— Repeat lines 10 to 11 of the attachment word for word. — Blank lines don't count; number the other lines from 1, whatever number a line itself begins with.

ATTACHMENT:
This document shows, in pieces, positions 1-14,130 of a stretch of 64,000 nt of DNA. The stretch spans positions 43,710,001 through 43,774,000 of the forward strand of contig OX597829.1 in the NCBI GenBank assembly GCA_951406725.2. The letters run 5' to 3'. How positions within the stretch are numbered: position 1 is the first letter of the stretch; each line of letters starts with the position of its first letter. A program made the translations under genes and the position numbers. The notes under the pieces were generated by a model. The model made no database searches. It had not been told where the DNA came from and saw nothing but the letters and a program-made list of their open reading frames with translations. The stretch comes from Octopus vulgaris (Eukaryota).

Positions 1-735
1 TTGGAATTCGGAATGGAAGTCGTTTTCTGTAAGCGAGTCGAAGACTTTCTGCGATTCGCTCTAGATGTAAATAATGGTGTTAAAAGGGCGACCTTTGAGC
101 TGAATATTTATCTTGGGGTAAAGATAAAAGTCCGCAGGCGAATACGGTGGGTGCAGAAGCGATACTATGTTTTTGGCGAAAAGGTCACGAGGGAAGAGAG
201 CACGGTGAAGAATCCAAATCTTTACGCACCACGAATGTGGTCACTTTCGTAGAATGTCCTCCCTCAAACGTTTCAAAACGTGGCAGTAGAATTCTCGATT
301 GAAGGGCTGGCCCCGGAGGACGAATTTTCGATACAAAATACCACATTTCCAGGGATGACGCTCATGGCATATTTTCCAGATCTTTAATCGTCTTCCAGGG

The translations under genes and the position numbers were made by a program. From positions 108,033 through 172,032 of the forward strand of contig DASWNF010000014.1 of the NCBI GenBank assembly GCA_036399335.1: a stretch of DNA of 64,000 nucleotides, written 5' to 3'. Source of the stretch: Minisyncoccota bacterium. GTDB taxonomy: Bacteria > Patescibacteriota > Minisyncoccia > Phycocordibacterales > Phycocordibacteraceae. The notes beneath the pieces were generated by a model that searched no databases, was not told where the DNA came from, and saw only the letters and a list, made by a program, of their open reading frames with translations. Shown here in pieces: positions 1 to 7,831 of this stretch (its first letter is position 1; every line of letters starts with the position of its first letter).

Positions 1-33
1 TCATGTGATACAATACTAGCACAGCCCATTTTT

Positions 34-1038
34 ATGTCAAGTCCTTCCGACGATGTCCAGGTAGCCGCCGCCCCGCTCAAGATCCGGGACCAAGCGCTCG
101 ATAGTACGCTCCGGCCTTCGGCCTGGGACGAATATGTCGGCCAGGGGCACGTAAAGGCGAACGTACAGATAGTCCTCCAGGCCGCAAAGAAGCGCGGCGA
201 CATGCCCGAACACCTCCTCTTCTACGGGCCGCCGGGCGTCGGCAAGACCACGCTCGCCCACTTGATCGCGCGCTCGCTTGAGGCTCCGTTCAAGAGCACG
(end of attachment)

Positions 34-1038
34 ATGTCAAGTCCTTCCGACGATGTCCAGGTAGCCGCCGCCCCGCTCAAGATCCGGGACCAAGCGCTCG